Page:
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Ok I'm going crazy with this. I've tried everything, but no matter what I do, it always results in my chicken breast burning and becoming black. Here is what I usually do:

Grab a chicken breast, wash it with water.

Next, I season it. I usually add salt, pepper, curry, and lemon pepper.

Then I grab a pan and I've tried these things to cook the chicken with:

  • Olive Oil
  • Vegetable Oil
  • Butter

All of them usually result in me burning my chicken. I set the temp at like 5.5/10 on the knob, so that it takes its time and doesn't burn. What am I doing wrong and what should I do instead?

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1  
Are you sure you're not just cooking it for way too long? I've dried out many a chicken breast by accident but I've never managed to turn one black... –  Aaronut May 1 '11 at 4:12
    
No it gets black long before its anywhere near cooked. Not fully black but a lot of parts.. –  maq May 1 '11 at 4:40
    
@Aaronut what do you use to cook it? –  maq May 1 '11 at 4:41
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Other seasonings will be fine if you use the pan-roast method as outlined below. –  daniel May 1 '11 at 19:52
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Since you mention that you are washing the chicken, make sure to dry it thoroughly before cooking. Some say that it may even be safer to not wash the chicken at all! –  ESultanik May 2 '11 at 13:55

7 Answers 7

up vote 8 down vote accepted

I suspect the blackness comes from the spices you put on the chicken burning.

Try this technique I learnt from Jamie Oliver: Season your chicken as normal. Put the pan on a high heat until it's hot (not stupid-hot, just hot). Add olive oil and the chicken skin-side down. Cook for about 5 minutes.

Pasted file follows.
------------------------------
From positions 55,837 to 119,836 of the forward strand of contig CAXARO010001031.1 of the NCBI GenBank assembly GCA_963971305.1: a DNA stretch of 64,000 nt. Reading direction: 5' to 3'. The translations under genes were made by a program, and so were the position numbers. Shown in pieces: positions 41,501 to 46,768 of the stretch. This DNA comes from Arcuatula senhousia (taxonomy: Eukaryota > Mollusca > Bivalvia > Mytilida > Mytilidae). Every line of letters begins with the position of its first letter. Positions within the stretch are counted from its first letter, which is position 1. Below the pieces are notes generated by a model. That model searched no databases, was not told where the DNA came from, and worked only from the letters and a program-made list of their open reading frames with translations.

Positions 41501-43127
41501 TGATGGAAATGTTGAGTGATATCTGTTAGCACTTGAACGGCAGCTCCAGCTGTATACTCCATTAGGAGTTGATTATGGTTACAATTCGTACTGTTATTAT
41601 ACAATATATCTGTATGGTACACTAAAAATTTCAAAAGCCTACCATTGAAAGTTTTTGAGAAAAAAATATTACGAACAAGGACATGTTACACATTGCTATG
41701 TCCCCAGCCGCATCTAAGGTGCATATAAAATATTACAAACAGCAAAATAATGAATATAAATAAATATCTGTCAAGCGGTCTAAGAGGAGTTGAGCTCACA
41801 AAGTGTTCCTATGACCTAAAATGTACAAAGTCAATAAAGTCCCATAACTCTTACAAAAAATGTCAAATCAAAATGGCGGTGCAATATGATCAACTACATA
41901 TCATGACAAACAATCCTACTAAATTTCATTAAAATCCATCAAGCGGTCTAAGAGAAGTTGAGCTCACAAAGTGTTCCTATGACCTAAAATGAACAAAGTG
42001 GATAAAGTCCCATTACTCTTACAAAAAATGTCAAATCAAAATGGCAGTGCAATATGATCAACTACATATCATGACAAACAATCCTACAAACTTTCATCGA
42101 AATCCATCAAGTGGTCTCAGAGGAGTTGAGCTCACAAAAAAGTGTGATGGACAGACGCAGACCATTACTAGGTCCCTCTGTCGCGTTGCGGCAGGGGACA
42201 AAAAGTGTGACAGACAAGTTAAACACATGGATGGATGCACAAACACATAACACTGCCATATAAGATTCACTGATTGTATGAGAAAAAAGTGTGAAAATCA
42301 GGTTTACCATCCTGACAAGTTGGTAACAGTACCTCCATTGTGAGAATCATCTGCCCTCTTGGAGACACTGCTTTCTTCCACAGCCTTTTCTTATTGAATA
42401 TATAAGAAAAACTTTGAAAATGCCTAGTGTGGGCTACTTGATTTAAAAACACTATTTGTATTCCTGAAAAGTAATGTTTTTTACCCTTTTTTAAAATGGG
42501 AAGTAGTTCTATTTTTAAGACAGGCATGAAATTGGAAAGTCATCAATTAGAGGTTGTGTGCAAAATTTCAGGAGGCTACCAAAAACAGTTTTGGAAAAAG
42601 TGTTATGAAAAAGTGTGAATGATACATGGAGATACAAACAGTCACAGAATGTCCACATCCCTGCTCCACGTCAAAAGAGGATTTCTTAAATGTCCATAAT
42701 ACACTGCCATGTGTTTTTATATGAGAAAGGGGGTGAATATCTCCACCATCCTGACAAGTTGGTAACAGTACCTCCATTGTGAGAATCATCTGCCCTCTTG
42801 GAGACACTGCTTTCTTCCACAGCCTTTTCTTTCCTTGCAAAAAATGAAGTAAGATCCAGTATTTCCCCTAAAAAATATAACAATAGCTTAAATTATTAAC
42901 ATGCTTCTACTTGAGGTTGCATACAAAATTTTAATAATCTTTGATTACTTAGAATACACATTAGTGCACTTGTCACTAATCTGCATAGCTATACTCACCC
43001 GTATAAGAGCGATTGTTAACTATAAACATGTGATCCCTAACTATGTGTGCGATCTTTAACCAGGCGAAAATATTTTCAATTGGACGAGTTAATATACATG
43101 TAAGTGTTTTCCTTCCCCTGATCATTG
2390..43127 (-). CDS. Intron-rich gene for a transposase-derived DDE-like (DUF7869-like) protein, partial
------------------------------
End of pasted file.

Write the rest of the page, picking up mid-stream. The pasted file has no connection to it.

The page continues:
Meanwhile, take a square of baking parchment or greaseproof paper big enough to cover the pan. Fold it in half until you have a 'folded fan' shape. Hold the point so it's roughly over the middle of the pan, and tear off any excess that goes over the side of the pan. Unfold and you should have a circle of paper. Scrunch it up, then run it under a cold tap and give it a shake.

Turn the chicken over, turn the heat to medium low, then place the wet paper (a 'cartouche') on to the chicken. Finally put a heavy pan lid (the lid from a casserole is ideal) on top. Cook for another 20 minutes.

The moisture in the cartouche helps keep the chicken moist and prevents it from burning. Cooking time will depend on the thickness of the breast, so do check it's cooked through before eating (cut it open and check it's not pink).

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2  
I found this to work well even without the 'cartouche'. Just putting a lid on top after turning the chicken over works fine for me. I do cook it for much less time though; usually about 15 min total seems all that's needed to cook it through for me. –  user2215 May 2 '11 at 4:38
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I am slightly paranoid about chicken after having a massive bout of food poisoning due to undercooked poultry, so 20 might be a little longer than necessary. However, the steam from the moisture under the lid still keeps it nice and moist. –  ElendilTheTall May 2 '11 at 7:08